Comment: Dublin’s TV cold war all about control

If the latest row between the Dublin senior football management and RTÉ has confirmed one thing (other than just confirm how much the relationship has soured and how petty it has become), it’s that manager Jim Gavin does indeed watch a lot of inter-county football matches.

He, or his team anyway. Hence the request to RTÉ for recent recordings of matches involving future opposition.

Yet, it’s been common practice for Gavin, upon seeing his team advance to the next stage of the championship, to deny they have looked at their upcoming rivals.

August, 2013: “We haven’t looked at what’s happening in any other province.”

After beating Kerry to set up a final against Mayo in 2016: “We haven’t seen them since February, they haven’t been on our radar at all.”

Prior to their semi-final with Tyrone last year: “I haven’t looked at them since February, if I’m honest.”

Never mind the championship, we now know what we had safely assumed: Dublin’s scouting network, the worst kept secret in Gaelic football, is all-seeing.

Before their Leinster opening win over Carlow last June, Carlow manager Turlough O’Brien mentioned Dublin’s reach.

“I’m sure they were at our National League games; there was two of them at Dr Cullen Park last Sunday. I’m sure [Dublin scout] John Courtney was looking in through Paul Broderick’s window to see what he was eating for his breakfast! They know everything about us.”

Gavin’s comment five years ago about not looking at what was happening in other provinces would amuse Éamonn Fitzmaurice, who claimed that Dublin had representation at the 2013 Cork-Clare Munster semi-final. “Now, that was opposition well down the road for them,” recalled Fitzmaurice. “It shows the level they are at.”

Dublin, though, don’t like telling too much about themselves. News this week of Bernard Brogan’s cruciate injury and the hope he will emulate Michael Darragh Macauley last year and be seen in a Dublin jersey again this season brought us back to Gavin’s response last June when he was asked had Macauley suffered a cruciate injury: “No.” That was despite the midfielder having torn the ligament.

Gavin gave that terse reply immediately following the Carlow game, when the Dublin management team were so wary about the reaction to Diarmuid Connolly’s push on linesman Ciarán Branagan that one of their backroom team approached an RTÉ match-day journalist in the hope not too much would be made of it. By that time, though, Sky Sports, the live broadcasters, had been showing slow-motion repeats of the incident.

On the following night’s The Sunday Game, it was dissected, Connolly was condemned and, when he was handed a retrospective 12-week ban, it was RTÉ who Dublin held responsible. 

The punishment doled out to them was two-fold. As the Irish Examiner reported at the time, Dublin were to make themselves available to RTÉ for walk-up team graphics, but the arrangement was cancelled at short notice. Dublin then chose not to provide one-on-one interviews to RTÉ following their next game against Westmeath.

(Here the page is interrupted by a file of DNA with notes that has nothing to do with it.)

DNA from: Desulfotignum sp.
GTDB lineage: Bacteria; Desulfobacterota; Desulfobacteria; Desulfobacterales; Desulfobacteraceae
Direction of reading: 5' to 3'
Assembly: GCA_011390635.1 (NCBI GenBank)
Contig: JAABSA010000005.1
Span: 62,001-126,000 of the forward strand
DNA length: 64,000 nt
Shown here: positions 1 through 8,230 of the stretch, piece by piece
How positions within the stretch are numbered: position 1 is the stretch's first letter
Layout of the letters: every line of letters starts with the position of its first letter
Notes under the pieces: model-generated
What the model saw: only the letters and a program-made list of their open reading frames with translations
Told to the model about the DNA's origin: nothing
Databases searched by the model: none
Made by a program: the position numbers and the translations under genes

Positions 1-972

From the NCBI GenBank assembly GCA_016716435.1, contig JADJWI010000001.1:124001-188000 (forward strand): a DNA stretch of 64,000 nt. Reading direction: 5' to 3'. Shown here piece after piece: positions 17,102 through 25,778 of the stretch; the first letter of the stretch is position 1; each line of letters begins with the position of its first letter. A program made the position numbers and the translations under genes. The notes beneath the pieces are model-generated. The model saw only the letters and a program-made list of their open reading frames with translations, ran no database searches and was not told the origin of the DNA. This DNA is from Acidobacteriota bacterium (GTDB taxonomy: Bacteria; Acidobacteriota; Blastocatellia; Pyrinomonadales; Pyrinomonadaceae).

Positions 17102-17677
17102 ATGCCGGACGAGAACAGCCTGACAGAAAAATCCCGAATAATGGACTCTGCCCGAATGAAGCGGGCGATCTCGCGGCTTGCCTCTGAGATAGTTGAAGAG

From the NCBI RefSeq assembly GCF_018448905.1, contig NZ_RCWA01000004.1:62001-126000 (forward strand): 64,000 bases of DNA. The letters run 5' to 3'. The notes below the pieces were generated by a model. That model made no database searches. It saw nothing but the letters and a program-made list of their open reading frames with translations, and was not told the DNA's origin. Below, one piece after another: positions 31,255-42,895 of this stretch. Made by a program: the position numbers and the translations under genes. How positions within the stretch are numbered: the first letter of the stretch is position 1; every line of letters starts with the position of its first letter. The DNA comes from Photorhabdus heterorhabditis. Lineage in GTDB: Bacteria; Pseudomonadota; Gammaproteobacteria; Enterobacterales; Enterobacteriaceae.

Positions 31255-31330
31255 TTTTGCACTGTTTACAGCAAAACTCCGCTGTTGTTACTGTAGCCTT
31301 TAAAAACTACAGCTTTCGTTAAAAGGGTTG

Gavin later expressed his hope that “lessons have been learned” and normal service resumed for the Leinster final, but the fallout clearly continues to upset Dublin, who have met what they now perceive as a lack of cooperation from RTÉ (releasing tapes of games) with non-cooperation (refusing interviews after the Tyrone and Donegal matches). 

There are puzzling facets to this latest development like, as TV3’s Gavan Reilly asked on Twitter yesterday, why are Dublin approaching RTÉ for DVDs of league games, when they only have rights for the competition’s highlights and were likely not able to facilitate the Dubs’ approach. Also, why has that prompted such a negative response?

Last June didn’t rattle Dublin’s on-field pursuits, but off it, feathers were ruffled. Non-broadcast media also felt their ire, even if it was misguided. Upon reading one newspaper piece condemning Connolly in the days after the Carlow game, a Dublin backroom team member complained that a publication lacked balance, despite it also carrying an article with an opposing view.

As much as they attempted to prove otherwise, Connolly was something Dublin couldn’t contain. Dublin under Gavin have prided themselves on controlling the controllables, such as what emanates from the camp for public consumption, but going back to the way news broke of the violent start to their challenge game against Armagh in 2015, there have been leaks. News of Brogan’s knee injury, for example, was not disseminated as they would have preferred.

How word of this latest bout with RTÉ broke won’t have pleased them either, but then it is hardly surprising last June’s bite continues to sting. 

Before September’s All-Ireland final, there had been rumours RTÉ might not broadcast live from the Dublin hotel in the event they beat Mayo. That conjecture was obviously proven unfounded, but it was symptomatic of just how cool relations were between the parties.

Now, that has been confirmed. It’s not a fight RTÉ wish to continue — they refused to comment yesterday — but for the sake of proving they have done nothing wrong, they might have to.



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